Perhaps recognizing this hesitation, the message includes a plea for all attendees to self-quarantine and self-monitor for any symptoms over the next week, even if they fail to report or test negative. The note also reminds everyone to wear masks in public at all times. The statement to the public also instructed anyone who attended any of the Covid-19 spreading nightlife events to report to the Acute Respiratory Infection Clinic area of Vachira General Hospital to receive a Covid-19 swab test.

SOURCE: The Pattaya News

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Coronavirus (Covid-19)

Pattaya, Phuket and Hua Hin brace for increased restrictions

Tim Newton

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Pattaya, Phuket and Hua Hin brace for increased restrictions | Thaiger

Three of Thailand’s biggest expat areas are seeing sharp rises in new infections, partly from pre-Songkran traffic. The Songkran holidays, now officially over (but will see many people taking today off and making a weekend Songkran extension), and the government says they are expecting to see a rise in the cases numbers reported in the popular holiday locations.

Chon Buri Public Health office says they now have a total of 910 infections since April 1. They have 103 new cases in the past 24 hours. Most new cases are in Bang Lamung district which includes Pattaya City with 47, Siracha with 12) & Chon buri City with 8.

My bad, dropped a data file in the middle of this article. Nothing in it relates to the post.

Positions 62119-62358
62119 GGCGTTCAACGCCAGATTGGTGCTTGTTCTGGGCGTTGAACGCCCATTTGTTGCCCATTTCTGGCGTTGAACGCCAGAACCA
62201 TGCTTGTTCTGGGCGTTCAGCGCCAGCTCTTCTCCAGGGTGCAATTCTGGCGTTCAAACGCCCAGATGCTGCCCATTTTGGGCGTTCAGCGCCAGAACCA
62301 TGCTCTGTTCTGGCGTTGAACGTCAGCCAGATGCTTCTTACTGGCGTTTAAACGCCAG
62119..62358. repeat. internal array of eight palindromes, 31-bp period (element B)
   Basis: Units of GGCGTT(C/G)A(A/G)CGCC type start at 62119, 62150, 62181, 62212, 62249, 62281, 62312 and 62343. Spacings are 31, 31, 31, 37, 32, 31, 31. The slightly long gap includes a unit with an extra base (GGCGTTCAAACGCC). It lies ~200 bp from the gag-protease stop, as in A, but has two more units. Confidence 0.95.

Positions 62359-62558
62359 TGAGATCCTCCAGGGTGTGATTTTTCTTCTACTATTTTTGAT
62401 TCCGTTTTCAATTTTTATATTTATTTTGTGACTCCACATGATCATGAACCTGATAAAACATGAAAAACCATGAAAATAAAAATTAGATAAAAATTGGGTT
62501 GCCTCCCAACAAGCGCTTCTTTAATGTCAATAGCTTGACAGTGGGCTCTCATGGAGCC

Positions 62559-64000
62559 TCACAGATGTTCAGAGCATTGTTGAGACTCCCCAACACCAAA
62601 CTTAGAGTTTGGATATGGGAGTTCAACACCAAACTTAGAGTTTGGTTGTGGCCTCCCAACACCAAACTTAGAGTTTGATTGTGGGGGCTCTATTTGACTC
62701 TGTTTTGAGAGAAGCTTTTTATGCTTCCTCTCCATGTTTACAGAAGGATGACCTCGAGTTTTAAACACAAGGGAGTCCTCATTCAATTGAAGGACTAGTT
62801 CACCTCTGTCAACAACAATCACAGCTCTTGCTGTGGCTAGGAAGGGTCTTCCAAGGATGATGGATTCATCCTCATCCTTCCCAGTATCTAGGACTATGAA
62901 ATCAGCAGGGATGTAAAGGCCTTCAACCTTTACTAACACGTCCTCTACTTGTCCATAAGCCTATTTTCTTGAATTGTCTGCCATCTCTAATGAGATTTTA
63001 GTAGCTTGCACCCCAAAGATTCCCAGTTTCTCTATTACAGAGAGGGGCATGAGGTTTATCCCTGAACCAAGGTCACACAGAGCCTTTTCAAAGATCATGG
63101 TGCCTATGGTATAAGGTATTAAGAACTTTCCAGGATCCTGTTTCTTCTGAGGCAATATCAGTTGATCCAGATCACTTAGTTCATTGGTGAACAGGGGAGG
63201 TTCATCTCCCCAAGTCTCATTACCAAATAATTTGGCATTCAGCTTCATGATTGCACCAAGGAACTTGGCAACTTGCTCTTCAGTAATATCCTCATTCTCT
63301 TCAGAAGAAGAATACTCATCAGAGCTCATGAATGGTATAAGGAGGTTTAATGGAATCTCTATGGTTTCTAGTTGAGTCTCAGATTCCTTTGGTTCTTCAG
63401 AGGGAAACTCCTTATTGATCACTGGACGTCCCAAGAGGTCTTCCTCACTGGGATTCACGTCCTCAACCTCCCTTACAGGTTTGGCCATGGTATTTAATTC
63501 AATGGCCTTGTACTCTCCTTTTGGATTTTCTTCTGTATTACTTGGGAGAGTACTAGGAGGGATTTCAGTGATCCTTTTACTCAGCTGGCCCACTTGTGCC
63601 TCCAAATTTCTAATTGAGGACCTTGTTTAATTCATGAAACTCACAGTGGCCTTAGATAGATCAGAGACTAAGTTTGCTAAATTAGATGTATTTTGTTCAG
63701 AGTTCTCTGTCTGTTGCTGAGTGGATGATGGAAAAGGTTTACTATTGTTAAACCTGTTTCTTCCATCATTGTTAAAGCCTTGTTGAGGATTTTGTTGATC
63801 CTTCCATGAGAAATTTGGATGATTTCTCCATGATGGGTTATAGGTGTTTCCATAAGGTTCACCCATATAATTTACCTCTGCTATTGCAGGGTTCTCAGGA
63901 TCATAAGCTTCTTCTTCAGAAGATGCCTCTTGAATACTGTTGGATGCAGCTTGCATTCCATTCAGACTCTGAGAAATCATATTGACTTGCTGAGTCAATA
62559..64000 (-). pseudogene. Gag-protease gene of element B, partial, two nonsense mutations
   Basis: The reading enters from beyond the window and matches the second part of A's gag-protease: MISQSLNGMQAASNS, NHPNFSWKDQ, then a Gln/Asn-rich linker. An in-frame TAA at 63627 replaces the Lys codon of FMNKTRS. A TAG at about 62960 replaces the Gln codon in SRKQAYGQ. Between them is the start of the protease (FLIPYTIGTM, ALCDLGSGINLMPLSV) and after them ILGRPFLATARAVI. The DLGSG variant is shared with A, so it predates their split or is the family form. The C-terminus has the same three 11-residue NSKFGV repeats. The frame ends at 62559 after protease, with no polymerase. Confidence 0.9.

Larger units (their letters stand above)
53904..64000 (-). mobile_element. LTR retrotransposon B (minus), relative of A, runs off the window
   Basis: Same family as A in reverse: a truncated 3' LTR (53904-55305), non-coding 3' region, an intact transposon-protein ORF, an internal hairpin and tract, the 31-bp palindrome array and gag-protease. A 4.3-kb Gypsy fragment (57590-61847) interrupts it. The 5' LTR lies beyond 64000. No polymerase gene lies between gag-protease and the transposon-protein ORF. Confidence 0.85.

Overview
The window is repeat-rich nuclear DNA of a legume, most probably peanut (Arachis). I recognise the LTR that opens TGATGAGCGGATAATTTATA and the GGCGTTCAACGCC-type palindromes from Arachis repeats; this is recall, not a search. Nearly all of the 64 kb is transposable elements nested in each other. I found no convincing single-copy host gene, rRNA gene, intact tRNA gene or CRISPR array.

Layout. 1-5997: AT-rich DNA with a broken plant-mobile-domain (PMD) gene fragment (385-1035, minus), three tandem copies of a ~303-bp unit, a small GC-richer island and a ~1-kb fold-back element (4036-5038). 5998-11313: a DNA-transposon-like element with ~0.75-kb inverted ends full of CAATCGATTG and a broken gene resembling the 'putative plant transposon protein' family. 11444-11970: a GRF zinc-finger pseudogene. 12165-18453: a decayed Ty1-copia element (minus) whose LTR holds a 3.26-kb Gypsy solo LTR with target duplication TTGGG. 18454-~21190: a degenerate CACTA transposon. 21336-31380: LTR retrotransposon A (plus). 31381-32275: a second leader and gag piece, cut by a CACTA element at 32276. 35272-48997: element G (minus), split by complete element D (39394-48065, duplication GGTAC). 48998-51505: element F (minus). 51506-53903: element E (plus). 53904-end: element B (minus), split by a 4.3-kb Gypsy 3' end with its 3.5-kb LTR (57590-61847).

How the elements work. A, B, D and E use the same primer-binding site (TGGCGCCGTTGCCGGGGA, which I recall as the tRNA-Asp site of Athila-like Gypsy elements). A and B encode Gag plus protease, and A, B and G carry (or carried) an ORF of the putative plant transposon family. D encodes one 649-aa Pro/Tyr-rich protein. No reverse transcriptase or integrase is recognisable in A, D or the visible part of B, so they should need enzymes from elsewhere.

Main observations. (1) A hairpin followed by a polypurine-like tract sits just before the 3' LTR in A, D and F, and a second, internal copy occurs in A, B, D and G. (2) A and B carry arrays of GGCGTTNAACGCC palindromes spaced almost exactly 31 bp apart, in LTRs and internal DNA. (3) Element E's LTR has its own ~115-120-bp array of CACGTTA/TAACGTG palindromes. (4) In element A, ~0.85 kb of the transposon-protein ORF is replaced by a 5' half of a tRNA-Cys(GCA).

Pattaya, Phuket and Hua Hin brace for increased restrictions | News by Thaiger

Meanwhile Phuket has a total of 142 infections recorded on the island with the Governor still insisting there will be no need for a lockdown. Here’s a breakdown of the areas and the numbers of recorded infections so far (below).

Governor Narong announced that the Phuket Infectious Disease Control Committee won’t be implementing an official lockdown, but will “strictly raise the intensity of public health measures to counter the spread of Covid-19″.

“Everyone should wear a face mask, maintain social distancing, wash their hands frequently and install the Mor Chana app (available for free from App Store and Google Play Store).”

A meeting of the CCSA, chaired by PM Prayut Chan-o-cha is expected to upgrade restrictions in red zone areas around the country, which includes Phuket and Pattaya. Read more about the latest red and orange zones HERE.

Pattaya, Phuket and Hua Hin brace for increased restrictions | News by Thaiger

For Hua Hin expats, there’s been 100 new Covid-19 infections announced in Prachuap Khiri Khan in the past 24 hours, 75 cases from Hua Hin. This takes the total in the province since April 1 to 625. Hua Hin accounts for nearly 90% of the district’s total cases.